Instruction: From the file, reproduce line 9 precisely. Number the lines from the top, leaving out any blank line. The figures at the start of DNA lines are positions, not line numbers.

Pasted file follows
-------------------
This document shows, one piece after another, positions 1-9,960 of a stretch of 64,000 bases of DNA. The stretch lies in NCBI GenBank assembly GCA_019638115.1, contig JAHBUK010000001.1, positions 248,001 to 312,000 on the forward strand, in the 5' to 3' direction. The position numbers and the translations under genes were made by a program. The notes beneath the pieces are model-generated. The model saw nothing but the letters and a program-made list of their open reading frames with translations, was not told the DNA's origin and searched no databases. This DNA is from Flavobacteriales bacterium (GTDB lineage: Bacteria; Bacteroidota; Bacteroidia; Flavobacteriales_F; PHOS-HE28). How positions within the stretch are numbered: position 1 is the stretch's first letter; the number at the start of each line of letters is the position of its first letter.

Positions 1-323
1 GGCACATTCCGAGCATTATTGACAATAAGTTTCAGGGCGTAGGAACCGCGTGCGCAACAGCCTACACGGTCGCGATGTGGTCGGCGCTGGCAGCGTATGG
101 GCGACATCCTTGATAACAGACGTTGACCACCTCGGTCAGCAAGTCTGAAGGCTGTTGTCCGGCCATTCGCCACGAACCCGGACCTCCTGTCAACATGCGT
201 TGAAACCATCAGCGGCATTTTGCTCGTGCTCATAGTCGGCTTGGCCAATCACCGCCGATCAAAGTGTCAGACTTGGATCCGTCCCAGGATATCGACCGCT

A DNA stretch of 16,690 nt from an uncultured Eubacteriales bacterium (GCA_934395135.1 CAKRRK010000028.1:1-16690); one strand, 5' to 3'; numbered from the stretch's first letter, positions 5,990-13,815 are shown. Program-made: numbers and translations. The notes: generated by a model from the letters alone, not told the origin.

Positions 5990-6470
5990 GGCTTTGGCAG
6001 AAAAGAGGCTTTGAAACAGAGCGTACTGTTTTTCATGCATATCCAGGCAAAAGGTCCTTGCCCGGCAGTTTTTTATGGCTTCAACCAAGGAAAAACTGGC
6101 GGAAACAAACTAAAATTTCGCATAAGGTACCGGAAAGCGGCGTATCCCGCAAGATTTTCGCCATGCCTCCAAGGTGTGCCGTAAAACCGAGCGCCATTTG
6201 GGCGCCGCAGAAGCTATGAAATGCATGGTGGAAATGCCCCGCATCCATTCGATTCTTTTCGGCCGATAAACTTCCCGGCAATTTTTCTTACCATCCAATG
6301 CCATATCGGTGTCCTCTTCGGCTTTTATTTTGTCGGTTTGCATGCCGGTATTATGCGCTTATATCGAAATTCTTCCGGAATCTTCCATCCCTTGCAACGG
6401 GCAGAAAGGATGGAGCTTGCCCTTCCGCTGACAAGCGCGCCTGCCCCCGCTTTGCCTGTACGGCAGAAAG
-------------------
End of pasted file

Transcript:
6001 AAAAGAGGCTTTGAAACAGAGCGTACTGTTTTTCATGCATATCCAGGCAAAAGGTCCTTGCCCGGCAGTTTTTTATGGCTTCAACCAAGGAAAAACTGGC